What’s Wrong Wednesday: Why Americans With Disabilities Fear Medicaid Cuts

Medicaid, which is also called Medical Assistance or MA, is a household term for many people with disabilities and their families. Nationally, over 10 Million people with disabilities utilize Medicaid to help them be independent and stay in the community.  Medicaid and the Children’s Health Insurance Program (CHIP) provide health and long-term care coverage to more than more than 93,000 low-income children, pregnant women, adults, seniors, and people with disabilities in North Dakota; and 1.0 million low-income children, pregnant women, adults, seniors, and people with disabilities in Minnesota.

In North Dakota 1 in 14 adults under the age of 65 are covered by Medicaid, 1 in 4 children, 1 in 3 people with disabilities, and 1 in 2 nursing home residents. In Minnesota 1 in 8 adults under 65 are covered by Medicaid, 1 in 4 children, 1 in 2 adults with disabilities, and 1 in 2 nursing home residents. (Kaiser Family Foundation)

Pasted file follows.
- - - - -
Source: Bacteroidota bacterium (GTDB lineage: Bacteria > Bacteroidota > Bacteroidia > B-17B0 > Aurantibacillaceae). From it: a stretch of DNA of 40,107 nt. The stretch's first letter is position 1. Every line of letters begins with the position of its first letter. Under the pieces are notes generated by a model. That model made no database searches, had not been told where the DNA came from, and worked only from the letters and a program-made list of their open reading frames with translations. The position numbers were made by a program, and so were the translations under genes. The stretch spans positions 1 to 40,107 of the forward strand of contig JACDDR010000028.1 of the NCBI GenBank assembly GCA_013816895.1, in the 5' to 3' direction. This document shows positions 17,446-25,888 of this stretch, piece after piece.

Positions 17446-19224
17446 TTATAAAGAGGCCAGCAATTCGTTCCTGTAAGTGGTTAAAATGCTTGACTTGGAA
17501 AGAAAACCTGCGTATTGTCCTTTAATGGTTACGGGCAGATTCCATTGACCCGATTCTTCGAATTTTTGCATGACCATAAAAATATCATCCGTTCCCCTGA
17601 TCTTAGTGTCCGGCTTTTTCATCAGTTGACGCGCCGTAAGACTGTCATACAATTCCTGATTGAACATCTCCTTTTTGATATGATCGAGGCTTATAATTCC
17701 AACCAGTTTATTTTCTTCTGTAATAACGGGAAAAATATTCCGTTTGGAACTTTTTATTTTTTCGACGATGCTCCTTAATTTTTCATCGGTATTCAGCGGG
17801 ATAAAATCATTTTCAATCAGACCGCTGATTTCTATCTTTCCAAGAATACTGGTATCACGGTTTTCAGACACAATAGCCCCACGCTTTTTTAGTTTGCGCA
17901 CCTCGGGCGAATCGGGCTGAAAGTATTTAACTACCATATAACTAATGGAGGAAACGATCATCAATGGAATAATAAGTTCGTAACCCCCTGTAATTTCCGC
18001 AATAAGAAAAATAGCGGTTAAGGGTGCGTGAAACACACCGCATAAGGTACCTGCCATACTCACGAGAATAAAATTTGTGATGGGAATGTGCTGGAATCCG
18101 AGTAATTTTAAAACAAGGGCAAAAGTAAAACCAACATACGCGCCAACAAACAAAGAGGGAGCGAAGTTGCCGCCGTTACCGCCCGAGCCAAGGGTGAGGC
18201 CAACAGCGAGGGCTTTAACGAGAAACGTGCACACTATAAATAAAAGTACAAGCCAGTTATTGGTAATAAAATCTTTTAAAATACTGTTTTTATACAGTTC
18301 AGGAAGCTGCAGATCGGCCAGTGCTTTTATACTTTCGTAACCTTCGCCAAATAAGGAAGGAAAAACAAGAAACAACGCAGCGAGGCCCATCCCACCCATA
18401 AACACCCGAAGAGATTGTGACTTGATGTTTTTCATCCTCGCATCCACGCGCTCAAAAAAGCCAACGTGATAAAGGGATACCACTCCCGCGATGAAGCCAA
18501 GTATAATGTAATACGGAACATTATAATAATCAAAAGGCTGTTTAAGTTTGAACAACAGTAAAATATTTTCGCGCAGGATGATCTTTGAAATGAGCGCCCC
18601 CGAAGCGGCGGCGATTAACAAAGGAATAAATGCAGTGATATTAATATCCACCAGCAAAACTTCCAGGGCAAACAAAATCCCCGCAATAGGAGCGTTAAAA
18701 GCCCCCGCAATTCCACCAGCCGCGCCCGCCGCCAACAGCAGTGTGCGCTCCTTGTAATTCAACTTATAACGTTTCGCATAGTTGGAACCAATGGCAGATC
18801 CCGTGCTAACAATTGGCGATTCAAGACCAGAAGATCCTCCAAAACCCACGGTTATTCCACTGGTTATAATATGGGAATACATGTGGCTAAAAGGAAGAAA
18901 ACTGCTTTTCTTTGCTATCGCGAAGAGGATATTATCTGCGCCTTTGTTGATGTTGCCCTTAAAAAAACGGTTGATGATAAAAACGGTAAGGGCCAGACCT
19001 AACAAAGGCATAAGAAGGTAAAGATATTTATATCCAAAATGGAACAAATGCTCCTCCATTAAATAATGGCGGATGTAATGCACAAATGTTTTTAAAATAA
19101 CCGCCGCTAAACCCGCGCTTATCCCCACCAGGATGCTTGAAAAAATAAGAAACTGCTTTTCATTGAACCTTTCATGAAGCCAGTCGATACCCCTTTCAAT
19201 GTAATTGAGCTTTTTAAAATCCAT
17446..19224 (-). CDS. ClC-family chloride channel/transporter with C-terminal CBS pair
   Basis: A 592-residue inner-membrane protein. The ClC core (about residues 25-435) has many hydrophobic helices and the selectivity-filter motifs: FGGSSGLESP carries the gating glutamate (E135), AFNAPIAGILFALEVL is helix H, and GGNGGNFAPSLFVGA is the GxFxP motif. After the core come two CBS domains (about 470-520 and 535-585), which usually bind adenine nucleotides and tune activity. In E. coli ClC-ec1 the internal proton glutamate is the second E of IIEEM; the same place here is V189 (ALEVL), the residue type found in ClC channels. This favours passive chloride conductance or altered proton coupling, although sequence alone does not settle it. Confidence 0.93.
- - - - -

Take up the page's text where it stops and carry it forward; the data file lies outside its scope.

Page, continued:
Proposals at the Federal level would cut Medicaid by 25% in the first 10 years, and 33% within 20 years. There is simply no way to make this level of reduction without harming people with disabilities’ ability to live in the community.

Medicaid provides far beyond hospital care and doctor visits. Home and Community Based Services (HCBS) is actually optional under Medicaid for states. When steep reductions to Medicaid are made at the Federal level, states will be required to make tough decisions about rate reductions to services, changing eligibility, or limiting services that are provided. HCBS is one of the largest areas of spending in Medical Assistance, and due to the optional nature of it, will be very vulnerable when cuts are made.   Right now, more than 80 percent of Medicaid’s budget funds health care for the disabled, elderly, and children. If Medicaid is cut or capped, we know that home and community-based services will be the first to go, and that will leave many people with disabilities unable to live in the community. It will force many people with disabilities back into nursing homes.

(image description:  a male is using a wheelchair in this bedroom.)

Without the help of home care services, Robert would be unable to continue to live on his own since he has limited mobility. (Photo by Joe Raedle/Getty Images)

 

 

 

 

 

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